For most folks with mental illness, whether it’s an affective disorder like depression or bipolar or a brain disorder like schizophrenia, identifying and diagnosing the ailment is a subjective process. A diagnosis comes from talking to a therapist, psychiatrist, or physician (or a combination of all three), and sharing your emotions and behavior. But what if you could simply take a blood test and find out if you had a mental illness?
We knew that mental illness could be hereditary, but in a small new study published in the journal EBioMedicine, researchers at the University of California, San Diego think they've found a new genetic biomarker linked to mental illness in women.
The researchers analyzed a group of 96 women, 36 of whom were "controls” with no mental illness and 60 of whom had either bipolar disorder or recurrent major depression. In the women with mental illnesses, they found that the expression of genes known as XIST and KDM5C were significantly higher in than the control group.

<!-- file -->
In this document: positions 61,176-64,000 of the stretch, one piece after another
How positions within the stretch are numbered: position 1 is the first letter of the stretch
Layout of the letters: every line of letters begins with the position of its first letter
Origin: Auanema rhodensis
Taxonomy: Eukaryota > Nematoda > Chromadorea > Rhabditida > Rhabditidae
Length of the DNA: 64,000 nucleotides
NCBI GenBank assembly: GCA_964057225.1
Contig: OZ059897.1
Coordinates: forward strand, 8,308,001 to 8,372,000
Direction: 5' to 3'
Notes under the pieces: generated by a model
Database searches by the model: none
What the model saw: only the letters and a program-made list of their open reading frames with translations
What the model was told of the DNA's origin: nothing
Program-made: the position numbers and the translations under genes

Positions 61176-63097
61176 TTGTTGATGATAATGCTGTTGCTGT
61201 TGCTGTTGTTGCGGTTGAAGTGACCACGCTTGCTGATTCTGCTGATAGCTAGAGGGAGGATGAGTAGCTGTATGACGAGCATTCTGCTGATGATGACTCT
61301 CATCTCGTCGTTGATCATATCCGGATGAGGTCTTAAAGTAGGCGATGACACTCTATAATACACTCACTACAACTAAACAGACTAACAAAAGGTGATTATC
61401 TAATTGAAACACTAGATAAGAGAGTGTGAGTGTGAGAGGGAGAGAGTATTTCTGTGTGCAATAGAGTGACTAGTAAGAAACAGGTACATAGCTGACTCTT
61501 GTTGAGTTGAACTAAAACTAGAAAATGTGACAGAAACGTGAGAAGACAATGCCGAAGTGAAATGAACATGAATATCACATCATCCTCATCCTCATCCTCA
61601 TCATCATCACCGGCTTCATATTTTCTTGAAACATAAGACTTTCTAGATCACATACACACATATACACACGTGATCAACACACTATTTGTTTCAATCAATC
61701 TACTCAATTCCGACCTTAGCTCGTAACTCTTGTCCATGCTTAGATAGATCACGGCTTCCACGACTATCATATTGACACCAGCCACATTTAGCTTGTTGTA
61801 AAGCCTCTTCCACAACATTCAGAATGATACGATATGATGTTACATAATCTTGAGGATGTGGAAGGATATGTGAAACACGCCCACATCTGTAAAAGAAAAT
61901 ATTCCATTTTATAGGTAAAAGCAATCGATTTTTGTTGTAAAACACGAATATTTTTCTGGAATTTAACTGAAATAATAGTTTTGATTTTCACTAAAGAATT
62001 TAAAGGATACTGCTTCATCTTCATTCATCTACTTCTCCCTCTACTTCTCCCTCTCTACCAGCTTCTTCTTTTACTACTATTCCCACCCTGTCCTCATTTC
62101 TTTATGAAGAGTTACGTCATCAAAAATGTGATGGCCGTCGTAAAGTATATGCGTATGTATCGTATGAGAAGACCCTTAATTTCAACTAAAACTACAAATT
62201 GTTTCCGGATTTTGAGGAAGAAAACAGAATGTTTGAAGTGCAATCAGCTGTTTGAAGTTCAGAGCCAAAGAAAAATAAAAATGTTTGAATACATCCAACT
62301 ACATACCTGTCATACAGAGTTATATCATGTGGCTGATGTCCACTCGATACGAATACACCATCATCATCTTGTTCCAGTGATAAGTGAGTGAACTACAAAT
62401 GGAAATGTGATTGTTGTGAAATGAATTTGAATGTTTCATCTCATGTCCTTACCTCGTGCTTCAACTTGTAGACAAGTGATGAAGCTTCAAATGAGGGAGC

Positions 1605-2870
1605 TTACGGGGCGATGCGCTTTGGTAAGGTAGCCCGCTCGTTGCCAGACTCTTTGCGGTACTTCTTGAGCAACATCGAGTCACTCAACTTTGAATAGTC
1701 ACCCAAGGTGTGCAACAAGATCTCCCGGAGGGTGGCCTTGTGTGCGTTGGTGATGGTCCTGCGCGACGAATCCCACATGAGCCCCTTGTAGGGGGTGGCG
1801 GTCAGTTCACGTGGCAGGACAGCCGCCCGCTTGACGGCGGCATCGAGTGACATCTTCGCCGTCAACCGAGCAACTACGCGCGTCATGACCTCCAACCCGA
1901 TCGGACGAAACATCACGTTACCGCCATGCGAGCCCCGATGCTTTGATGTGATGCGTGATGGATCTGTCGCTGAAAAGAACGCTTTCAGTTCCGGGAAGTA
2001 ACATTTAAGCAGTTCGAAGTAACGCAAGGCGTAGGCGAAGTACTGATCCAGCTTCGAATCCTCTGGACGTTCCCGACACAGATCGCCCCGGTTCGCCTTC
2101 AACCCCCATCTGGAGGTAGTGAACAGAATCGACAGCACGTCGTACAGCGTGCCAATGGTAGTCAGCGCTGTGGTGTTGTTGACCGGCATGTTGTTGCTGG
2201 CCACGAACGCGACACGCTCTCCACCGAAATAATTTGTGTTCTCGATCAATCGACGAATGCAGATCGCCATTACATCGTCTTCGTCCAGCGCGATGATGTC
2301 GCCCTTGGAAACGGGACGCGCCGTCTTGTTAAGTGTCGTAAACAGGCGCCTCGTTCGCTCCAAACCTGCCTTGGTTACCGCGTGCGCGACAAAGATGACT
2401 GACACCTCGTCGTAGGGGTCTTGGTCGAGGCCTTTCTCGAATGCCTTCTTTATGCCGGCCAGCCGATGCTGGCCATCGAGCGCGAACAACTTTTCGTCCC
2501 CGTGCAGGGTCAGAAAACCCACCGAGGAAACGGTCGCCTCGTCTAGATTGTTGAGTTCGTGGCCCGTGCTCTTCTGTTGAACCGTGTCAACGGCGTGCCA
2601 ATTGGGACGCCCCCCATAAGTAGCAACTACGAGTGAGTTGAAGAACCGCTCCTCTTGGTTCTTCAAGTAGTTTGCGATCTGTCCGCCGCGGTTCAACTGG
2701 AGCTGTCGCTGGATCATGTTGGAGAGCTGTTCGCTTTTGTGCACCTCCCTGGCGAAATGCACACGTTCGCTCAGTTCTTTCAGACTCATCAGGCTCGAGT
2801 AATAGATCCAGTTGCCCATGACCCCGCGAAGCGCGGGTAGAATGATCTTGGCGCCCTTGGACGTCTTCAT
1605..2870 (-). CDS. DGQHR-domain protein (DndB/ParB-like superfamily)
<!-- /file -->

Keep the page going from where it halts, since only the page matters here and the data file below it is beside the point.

To confirm their observation, the researchers then obtained 48 RNA samples from postmortem brains of women who had suffered from depression, bipolar disorder, and schizophrenia, as well as controls without mental illness. Once again, they found significantly higher levels of XIST expression in the tissue from bipolar women and a “trend of high level of XIST expression” in the tissue from women with depression compared to the brain tissue of the controls. However, they did not observe a significant difference when it came to KDM5C. (The study did not mention the outcome for women with schizophrenia.)
For one, it could mean that a simple genetics-based diagnostic test could be used to detect certain mental illnesses—or at least the ability to gauge one's likelihood of developing mental illness. Early intervention could lead patients or parents to seek out optimal environments for managing diagnoses.
“If our hypothesis is right, if a baby or child has a blood test and shows abnormal [gene expression], our study says that the risk is very high," lead author and assistant professor of psychiatry Xianjin Zhou told Fusion. "This rarely happens in normal, healthy women. And then you can think about intervention, looking at stress and environment."
Zhou added that he plans to continue his research with a much bigger sample size—and perhaps most intriguing of all, that it’s only a matter of time before science figures out how to safely and effectively reverse this over-expression.
Correction: An earlier version of this post described the discovery of a genetic marker for mental illness in women as a first, when in fact, other potential markers have been previously identified.